When I was young, Christmas wasn’t very much— a balsam culled from the edge of a field, colored balls in a tattered box, durable strings of colored lights, glorious music in local churches, long, slow winter hours.
Now that I am four fifths old, Christmas is so very much, so bought and sold in Christian bulk, carols slammed down secular streets— bad or worse in slipshod churches. What sea or landfill’s deep enough to hold the glitter-smash of all these broken ornaments?
. . . Who are you again?
I was a wise man, literate in stars.
Ancient and uneasy in America, wrapped in swaddling robes, wheel-chaired, parked beneath denatured swags of falsely berried nevergreen, I miss austerity. I miss desert travel.
I miss the naive Christmases when, four fifths young in my frugal father’s house, I wrote my hopes on a battered desk in a shadowy hall upstairs— the ceiling high and cold with draft on dragging winter evenings when there was no entertainment but my mind unentertained, yet knowledge of approaching holiday. Once I dreamed that I worked all night, forgetting— then woke in the downstairs room as warm as womb: the tree of light.
But most of all, I miss how every modest Christmas morning, disappointment in the presents faded quietly and wisely, gone by breakfast even for us children.
. . . but—who are you again?
Melchior, come back in another searching time.
Searching for what?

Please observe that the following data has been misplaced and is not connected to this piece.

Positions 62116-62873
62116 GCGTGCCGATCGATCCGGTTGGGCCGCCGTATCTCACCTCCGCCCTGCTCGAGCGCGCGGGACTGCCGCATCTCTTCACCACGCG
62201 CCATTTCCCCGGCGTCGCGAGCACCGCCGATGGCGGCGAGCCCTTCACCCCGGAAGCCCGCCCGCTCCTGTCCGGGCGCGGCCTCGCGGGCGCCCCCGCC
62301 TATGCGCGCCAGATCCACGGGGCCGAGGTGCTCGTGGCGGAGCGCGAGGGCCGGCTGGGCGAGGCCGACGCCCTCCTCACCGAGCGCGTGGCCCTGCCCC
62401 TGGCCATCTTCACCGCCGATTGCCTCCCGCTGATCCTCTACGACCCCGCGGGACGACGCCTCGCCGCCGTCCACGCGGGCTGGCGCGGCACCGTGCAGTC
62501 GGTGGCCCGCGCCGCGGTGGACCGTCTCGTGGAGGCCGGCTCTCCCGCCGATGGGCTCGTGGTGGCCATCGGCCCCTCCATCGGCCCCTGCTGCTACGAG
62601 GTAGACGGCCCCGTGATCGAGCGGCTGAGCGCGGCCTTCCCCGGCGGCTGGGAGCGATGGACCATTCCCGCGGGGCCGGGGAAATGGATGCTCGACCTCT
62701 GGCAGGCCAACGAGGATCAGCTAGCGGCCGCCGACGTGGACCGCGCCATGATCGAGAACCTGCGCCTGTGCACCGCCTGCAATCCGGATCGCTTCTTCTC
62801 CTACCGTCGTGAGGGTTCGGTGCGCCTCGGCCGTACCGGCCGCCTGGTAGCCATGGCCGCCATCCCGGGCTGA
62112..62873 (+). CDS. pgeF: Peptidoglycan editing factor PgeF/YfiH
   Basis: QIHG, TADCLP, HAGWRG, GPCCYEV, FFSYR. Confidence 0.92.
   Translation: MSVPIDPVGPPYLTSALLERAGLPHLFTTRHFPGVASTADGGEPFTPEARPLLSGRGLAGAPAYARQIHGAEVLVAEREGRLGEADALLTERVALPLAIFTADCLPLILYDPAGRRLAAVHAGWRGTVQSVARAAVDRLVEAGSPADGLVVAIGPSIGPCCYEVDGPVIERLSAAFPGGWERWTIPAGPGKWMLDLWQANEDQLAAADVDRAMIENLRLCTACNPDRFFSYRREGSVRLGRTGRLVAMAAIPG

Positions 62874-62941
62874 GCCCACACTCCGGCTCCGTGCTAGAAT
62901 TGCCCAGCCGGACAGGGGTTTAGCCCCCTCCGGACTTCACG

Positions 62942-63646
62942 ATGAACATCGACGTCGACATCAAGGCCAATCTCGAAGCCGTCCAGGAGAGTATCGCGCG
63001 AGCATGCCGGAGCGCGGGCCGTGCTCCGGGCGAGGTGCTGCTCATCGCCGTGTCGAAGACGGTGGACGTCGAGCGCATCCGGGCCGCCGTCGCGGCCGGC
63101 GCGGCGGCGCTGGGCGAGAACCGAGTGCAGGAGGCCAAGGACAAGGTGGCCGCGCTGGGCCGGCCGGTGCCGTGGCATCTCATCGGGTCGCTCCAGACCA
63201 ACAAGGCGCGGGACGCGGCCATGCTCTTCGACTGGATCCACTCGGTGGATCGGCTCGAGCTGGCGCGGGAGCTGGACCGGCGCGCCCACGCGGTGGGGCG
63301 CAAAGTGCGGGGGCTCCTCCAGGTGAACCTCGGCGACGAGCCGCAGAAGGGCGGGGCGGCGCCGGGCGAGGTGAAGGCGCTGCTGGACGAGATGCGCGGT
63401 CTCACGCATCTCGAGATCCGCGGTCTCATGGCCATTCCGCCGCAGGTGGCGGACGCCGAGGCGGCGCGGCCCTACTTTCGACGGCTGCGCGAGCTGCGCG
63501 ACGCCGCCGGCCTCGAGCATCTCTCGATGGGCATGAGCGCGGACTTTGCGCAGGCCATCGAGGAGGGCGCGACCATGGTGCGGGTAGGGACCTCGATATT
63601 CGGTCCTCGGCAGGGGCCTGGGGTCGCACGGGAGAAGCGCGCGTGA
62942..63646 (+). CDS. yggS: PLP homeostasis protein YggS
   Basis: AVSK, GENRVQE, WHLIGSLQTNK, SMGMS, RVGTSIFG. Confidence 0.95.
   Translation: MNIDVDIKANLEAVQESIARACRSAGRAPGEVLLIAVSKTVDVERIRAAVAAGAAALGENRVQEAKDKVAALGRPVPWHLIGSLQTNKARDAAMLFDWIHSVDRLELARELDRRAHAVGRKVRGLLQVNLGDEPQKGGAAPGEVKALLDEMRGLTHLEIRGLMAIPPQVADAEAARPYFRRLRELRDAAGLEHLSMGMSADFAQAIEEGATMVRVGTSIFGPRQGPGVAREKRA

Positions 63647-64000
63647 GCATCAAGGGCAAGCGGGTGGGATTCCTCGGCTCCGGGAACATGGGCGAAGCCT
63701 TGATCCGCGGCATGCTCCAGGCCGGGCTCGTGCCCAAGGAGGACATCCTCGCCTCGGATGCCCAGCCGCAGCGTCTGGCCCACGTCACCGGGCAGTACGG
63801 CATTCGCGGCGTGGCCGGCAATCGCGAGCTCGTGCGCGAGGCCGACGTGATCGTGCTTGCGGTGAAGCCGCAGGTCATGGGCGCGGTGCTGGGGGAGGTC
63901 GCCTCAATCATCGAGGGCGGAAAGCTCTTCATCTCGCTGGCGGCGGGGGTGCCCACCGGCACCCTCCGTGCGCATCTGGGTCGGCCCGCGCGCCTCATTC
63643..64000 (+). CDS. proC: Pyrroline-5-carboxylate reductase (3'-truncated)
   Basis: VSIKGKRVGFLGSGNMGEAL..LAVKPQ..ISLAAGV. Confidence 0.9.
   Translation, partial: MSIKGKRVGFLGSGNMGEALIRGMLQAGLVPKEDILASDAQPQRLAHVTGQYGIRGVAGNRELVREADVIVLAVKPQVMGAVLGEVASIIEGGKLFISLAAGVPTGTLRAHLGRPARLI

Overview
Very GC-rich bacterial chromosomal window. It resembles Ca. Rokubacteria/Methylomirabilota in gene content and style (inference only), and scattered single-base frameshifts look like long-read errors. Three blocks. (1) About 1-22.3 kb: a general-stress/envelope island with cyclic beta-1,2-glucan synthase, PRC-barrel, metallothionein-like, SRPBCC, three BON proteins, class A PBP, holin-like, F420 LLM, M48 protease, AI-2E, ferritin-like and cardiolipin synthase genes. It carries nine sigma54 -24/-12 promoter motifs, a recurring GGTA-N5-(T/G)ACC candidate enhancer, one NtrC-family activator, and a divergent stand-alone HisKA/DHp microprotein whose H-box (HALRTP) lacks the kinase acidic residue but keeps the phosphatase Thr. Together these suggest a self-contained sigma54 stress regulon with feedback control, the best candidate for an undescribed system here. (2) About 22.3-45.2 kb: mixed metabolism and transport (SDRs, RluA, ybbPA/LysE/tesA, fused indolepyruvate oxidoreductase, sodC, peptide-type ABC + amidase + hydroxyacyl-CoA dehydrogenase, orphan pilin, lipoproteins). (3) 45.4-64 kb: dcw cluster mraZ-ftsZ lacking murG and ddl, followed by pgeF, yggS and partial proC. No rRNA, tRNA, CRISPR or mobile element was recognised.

The light from the star that just now is arriving.
The astrologer? One of the three? Why here?
Too much room at the Christian Inn. And who would look for a Magus here among this wreckage of untreasured age and unmined memory? Herod is alive and well and killing babes for no reason at all. This is the manger of 2005 and the hay is eating the oxen.
I do not understand you.
What is it in this saturated, satiated anti-Midas age of yours that everything you touch, once gold, turns lead! Even the holy babe we found is new-born, yes! again this year, but four fifths dead.
Wait! Don’t wheel away—! Listen— Listen. I’ll tell you what I still can see on late-in-Advent evenings in my clearest memory: the true Nativity– my faithful father’s glowing tree reflected in the tall black window panes of living room, the colored lights imposed on bare and frozen trees outside, and that was it—the lead-to-golden bough, like Gabriel’s who imposed on Mary’s how.
Like Christmas then on Christmas now.
Believe I do reject the artificial tree and heart of modern Christmas “season”—